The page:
Mental health first aid – a ticking time-bomb in the workplace?

Putting in place mental health first aid (MHFA) is seen by many employers as a practical, relatively easy way to be supporting employees with stress, anxiety and other mental or emotional health issues. But if MHFA is not backed up with proper training, leadership and oversight it can end up doing more harm than good, argues Emily Pearson.

To think that a near-miss in the workplace only relates to physical health and safety is naïve, even dangerous.

Mental health first aid programmes are not a one-size-fits-all solution to mental ill health at work. Of course, the rise of workplace mental health awareness for the most part is positive; raising awareness, educating people and reducing stigma can help us all.

About the author

Emily Pearson is founder of corporate mental health consultancy Our Mind’s Work

Providing individuals with the opportunity to proactively look after their own mental health, access professional support much earlier and provide employers with the tools to implement constructive culture change must also be good.

However, in many workplaces I believe there is a ticking time-bomb here that can get overlooked if you’re not careful.

Friday afternoon emergency

It is a Friday afternoon, commonly the time of the week when emergencies can happen. The office phone rings and I answer it.

The caller is an HR director from a global organisation. He sounds very worried and asks for my advice. His company has implemented a mental health first aid programme. One of its appointed MHFAs has been providing listening and signposting support for a colleague who has indicated they wanted to kill themselves during the course of their conversation.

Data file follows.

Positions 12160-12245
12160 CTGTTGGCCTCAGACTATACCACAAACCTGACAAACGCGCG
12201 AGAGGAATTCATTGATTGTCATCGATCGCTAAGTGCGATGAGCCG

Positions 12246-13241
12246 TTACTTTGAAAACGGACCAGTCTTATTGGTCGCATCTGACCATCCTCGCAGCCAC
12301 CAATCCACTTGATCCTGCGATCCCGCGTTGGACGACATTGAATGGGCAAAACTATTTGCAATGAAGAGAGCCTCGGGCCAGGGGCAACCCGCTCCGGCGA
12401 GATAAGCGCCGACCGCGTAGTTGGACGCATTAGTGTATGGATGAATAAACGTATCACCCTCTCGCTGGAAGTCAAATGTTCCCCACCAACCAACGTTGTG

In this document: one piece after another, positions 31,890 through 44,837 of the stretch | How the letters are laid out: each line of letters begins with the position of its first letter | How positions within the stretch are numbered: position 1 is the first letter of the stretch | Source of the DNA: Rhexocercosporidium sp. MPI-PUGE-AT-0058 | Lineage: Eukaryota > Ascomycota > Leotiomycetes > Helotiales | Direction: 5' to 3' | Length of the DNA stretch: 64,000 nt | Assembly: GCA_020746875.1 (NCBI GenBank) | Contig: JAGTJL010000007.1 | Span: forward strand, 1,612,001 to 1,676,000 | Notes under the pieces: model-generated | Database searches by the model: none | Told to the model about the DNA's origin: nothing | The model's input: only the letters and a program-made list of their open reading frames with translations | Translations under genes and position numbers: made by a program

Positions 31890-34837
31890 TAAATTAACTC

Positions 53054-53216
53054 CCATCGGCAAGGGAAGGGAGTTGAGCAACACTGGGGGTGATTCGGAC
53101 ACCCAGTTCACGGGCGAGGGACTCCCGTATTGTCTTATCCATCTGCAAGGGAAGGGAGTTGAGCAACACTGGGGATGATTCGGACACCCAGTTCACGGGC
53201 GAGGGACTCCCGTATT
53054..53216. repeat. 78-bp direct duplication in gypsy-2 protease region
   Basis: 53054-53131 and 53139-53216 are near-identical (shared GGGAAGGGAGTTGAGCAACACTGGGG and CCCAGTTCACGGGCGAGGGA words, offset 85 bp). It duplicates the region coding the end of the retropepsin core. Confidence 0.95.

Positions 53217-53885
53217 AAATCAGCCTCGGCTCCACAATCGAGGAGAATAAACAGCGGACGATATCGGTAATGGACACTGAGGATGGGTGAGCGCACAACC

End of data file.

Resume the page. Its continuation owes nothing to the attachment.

Now, as a trained mental health and social care professional I have worked in the field for over 20 years. In that time I have had this conversation with hundreds of people in crisis.

As you would expect, I’ve had comprehensive training. I have close knowledge of policies and procedures in the workplace for this exact scenario. And I understand safeguarding for individuals at risk of significant harm.

However, in the situation highlighted by the HR director none of this has been provided. He has an MHFA who has insufficient training to deal with a safeguarding incident, no existing policy or procedure in place, no experience of safely managing such a critical incident. Of course, this leaves both employer and employee at risk of a tragic incident unfolding.

The inexperienced MHFA with no guidance from their workplace chose not to breach confidentiality after their colleague then retracted their suicidal thoughts admission.